Tuesday, April 19, 2016

April (first half) 2016 Reads

More non-fiction than usual for me this month.

Constance Fenimore Woolson: Portrait of a Lady Novelist ; Rioux, Anne Boyd
Fine biography of someone I never heard of. (Maybe I would have known who she was if I knew more about the biography of Henry James). Library book.

A  Kim Jong-Il Production: The Extraordinary True Story of a Kidnapped Filmmaker, His Star Actress, and a Young Dictator's Rise to Power ; Fischer, Paul
One of those "The truth is stranger than fiction" tales. If it weren't true, someone would have to make it up. Library book.

Animal Internet: Nature and the Digital Revolution ; Pschera, Alexander; Elisabeth Lauffer (Translator)   
Interesting look at the separation of man and nature, and the role Internet and smart phones in bringing us closer.  My copy.

Children of Paradise: The Struggle for the Soul of Iran ; Secor, Laura
A look at the political strugles in Iran since the 1979 Revolution. Library book.

 A Wild Swan: And Other Tales ; Cunningham, Michael; Yuko Shimizu (Illustrator)
Not exactly retellings of fairy tales but, rather, expansions of the stories. Nicely illustrated. An enjoyable read. Library book.

About Grace ; Doerr, Anthony
Love his writing but parts of this were a bit over the top. Library book.

The Blue Guitar ; Banville, John
Maybe not Banville's best, but what gorgeous sentences. Library book.

The Summer Before the War ; Simonson, Helen
OK, nothing special. Library book.

The Story of My Teeth ; Luiselli, Valeria; Christina MacSweeney (Translation)
This didn't impress me at all. Didn't like the title, the cover, the format, the writing--
Library book.

Sunday, April 03, 2016

March (second half) 2016 Reads

Wow, it's April already! (Why did it snow last night?)

What Is Not Yours Is Not Yours ; Oyeyemi, Helen
Locked doors, locked books, strange keys--all presented in nine interlocked stories. The opening story is a real stunner. Library book
Contents; Books and roses -- "Sorry" doesn't sweeten her tea -- Is your blood as red as this? -- Drownings -- Presence -- A brief history of the homely wench society -- Dornicka and the St. Martin's Day goose -- Freddy Barrandov checks...in? -- If a book is locked there is probably a good reason for that don't you think.

Pig's Foot  ; Acosta, Carlos; Frank Wynn (translator)
A Cuban family saga complete with history, myth, and magic. a good story. Library book.

The Last Weynfeldt ; Suter, Martin; Steph Morris (Translation)
What a bunch of rogues! Really there's no one we should like, but, well, we like them. A prig, a forger, a liar, a schemer, a double-crosser, gossipy servants, and a plot that's almost too silly. What fun! My copy.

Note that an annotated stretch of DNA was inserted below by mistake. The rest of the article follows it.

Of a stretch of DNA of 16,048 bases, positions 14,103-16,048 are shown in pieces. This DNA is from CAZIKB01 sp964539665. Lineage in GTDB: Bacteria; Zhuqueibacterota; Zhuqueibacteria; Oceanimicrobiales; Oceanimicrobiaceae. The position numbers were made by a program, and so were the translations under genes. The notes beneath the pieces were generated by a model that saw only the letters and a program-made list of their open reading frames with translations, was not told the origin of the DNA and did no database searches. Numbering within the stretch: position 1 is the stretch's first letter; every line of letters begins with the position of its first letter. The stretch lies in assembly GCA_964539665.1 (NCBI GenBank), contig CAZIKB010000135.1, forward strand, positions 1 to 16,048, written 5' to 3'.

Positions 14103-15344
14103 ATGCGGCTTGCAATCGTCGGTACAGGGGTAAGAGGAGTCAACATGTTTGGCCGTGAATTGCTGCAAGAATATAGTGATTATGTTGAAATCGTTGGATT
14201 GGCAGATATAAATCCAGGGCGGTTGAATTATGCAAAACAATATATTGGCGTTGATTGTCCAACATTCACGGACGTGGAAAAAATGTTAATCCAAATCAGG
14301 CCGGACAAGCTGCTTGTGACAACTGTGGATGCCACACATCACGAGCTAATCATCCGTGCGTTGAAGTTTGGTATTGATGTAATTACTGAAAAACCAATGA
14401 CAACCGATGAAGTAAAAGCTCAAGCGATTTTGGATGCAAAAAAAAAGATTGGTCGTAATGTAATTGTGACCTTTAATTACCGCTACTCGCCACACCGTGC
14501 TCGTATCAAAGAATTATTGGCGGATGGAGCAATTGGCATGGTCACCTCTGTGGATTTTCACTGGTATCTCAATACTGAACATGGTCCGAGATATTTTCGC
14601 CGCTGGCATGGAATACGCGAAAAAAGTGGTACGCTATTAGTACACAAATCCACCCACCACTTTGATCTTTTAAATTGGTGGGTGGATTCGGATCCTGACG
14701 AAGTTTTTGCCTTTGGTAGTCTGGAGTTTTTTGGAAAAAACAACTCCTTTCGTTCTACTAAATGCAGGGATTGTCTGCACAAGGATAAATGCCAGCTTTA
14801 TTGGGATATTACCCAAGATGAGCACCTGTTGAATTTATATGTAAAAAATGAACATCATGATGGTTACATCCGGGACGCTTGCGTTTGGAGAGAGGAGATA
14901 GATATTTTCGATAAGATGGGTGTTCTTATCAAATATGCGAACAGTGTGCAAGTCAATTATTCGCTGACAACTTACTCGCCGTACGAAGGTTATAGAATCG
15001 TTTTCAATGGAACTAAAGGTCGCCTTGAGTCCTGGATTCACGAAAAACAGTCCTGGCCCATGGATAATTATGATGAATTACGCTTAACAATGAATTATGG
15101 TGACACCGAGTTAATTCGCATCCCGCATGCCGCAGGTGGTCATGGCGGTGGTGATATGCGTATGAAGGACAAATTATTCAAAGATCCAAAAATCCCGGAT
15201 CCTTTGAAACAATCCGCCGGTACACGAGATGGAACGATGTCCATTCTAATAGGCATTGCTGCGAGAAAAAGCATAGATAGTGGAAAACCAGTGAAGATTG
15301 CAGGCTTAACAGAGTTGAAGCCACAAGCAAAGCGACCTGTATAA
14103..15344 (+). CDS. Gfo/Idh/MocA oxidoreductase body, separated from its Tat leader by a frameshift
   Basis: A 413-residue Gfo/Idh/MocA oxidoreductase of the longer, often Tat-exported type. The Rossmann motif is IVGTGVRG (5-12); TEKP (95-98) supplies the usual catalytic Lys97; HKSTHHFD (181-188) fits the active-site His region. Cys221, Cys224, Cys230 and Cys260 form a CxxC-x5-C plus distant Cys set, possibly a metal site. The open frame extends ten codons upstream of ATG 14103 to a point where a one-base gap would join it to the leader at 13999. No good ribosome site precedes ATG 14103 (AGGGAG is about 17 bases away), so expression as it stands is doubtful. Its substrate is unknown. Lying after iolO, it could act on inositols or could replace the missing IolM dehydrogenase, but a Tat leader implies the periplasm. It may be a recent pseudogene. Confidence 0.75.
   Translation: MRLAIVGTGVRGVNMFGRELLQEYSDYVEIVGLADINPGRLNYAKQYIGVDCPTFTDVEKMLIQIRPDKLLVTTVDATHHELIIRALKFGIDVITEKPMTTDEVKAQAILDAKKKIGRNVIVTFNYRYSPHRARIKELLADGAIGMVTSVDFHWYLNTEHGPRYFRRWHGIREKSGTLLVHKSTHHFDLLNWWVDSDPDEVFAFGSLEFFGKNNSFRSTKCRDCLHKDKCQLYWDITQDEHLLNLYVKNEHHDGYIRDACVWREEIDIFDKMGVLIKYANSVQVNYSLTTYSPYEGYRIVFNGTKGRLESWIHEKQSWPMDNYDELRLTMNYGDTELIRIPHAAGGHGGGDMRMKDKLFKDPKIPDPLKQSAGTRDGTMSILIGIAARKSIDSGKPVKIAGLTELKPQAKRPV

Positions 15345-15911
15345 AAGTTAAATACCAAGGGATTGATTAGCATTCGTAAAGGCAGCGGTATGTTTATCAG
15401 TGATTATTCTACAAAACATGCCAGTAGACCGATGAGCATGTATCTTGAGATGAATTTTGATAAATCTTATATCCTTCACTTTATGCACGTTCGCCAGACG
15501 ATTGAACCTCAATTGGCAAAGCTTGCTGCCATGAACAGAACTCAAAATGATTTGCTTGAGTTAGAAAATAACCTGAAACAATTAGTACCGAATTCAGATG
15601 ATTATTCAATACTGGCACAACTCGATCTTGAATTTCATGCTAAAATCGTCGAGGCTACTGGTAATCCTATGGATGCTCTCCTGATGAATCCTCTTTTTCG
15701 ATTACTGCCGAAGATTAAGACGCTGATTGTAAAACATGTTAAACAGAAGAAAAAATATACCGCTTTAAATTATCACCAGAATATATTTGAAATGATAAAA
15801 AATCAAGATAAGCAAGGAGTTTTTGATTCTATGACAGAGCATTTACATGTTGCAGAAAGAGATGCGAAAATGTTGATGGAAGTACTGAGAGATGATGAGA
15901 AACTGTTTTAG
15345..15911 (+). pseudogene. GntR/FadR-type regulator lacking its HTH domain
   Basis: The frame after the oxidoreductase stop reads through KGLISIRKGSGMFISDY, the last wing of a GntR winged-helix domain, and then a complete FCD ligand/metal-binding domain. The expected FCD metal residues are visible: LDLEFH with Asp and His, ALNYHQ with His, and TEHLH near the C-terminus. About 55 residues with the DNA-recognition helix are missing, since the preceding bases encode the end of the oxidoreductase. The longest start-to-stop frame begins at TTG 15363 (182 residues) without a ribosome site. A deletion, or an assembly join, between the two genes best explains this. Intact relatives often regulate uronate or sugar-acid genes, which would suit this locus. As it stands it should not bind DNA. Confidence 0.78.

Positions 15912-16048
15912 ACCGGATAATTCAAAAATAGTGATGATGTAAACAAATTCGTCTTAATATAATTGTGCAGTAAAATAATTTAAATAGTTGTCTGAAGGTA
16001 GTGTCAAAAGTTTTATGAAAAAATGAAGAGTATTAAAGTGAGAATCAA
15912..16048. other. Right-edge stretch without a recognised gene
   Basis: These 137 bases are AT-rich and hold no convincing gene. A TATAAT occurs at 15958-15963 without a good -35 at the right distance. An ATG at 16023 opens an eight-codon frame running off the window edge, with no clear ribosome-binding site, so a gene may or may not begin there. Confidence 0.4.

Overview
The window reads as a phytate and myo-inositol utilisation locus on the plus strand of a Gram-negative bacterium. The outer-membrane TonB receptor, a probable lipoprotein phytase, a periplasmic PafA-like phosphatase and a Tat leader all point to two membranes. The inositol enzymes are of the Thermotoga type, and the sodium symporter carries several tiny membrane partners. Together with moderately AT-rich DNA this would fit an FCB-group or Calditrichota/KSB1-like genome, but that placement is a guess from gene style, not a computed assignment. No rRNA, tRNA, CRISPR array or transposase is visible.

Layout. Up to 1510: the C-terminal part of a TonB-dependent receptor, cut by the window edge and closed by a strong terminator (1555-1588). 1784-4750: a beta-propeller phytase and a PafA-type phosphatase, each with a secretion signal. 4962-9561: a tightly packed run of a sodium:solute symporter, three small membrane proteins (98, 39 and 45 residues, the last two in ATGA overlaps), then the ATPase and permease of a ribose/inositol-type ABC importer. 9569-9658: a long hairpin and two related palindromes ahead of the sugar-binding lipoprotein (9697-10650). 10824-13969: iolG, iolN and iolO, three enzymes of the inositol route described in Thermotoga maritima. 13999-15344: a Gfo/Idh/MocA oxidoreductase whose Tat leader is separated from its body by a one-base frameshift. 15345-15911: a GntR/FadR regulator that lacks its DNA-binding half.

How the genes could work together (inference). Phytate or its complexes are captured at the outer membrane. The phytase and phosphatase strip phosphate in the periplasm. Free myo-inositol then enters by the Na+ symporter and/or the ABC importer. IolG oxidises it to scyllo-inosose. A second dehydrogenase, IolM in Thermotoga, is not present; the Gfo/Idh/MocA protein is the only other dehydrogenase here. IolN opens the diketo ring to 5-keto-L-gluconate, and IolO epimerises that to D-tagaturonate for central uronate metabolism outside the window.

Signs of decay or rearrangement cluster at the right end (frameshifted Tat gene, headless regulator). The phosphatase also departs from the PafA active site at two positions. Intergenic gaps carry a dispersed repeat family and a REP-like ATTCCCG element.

This Census-Taker ; MiƩville, China
I really enjoyed this even though I'm really not sure what was happening. I really like the way the narrator switched voices--sometimes in the middle of a sentence he goes from "me' to "he" when speaking about himself. Unsure of himself, his identity. Library book.

All Things Cease to Appear ; Brundage, Elizabeth
The ratings on Goodreads are all over the place on this psychological drama. It's not exactly a who-done-it, it's more of a how and why and is there any proof. I couldn't put it down for long. Library Book.

Lila (Gilead, #3) ; Robinson, Marilynne
Not anything I thought I would like, but I did. Excellent writing, a tale well told even though it's full of  churchy religious thought. It's labeled #3 but it stands alone. Perhaps I'll take a look at the others. Library book.

Sweetgirl ; by Travis Mulhauser
A promising debut novel. If one wants a "genre" classifications,  I'd call this "grit lit plus chick lit"  but it's so much more. Library book.

After the Fire, a Still Small Voice ; Wyld, Evie
Unsettling, beautifully written multi-generational tale of Australian men dealing with memories of war. Library book.

For the Love of Meat: Nine Illustrated Stories ; Jaeckel, Jenny
A good collection of stories. The settings are diverse in time and place. The characters are also diverse--a nun, a monk, immigrants in Canada, Sixteenth Century Polish nobility, African Americans in 1940s Philadelphia. The stories have gentle twists and are illustrated with whimsical drawings, though at times I wondered what some of the drawings had to do with the accompanying tales.  A fun book to read. Advance review copy through LibraryThing early Reviewers program.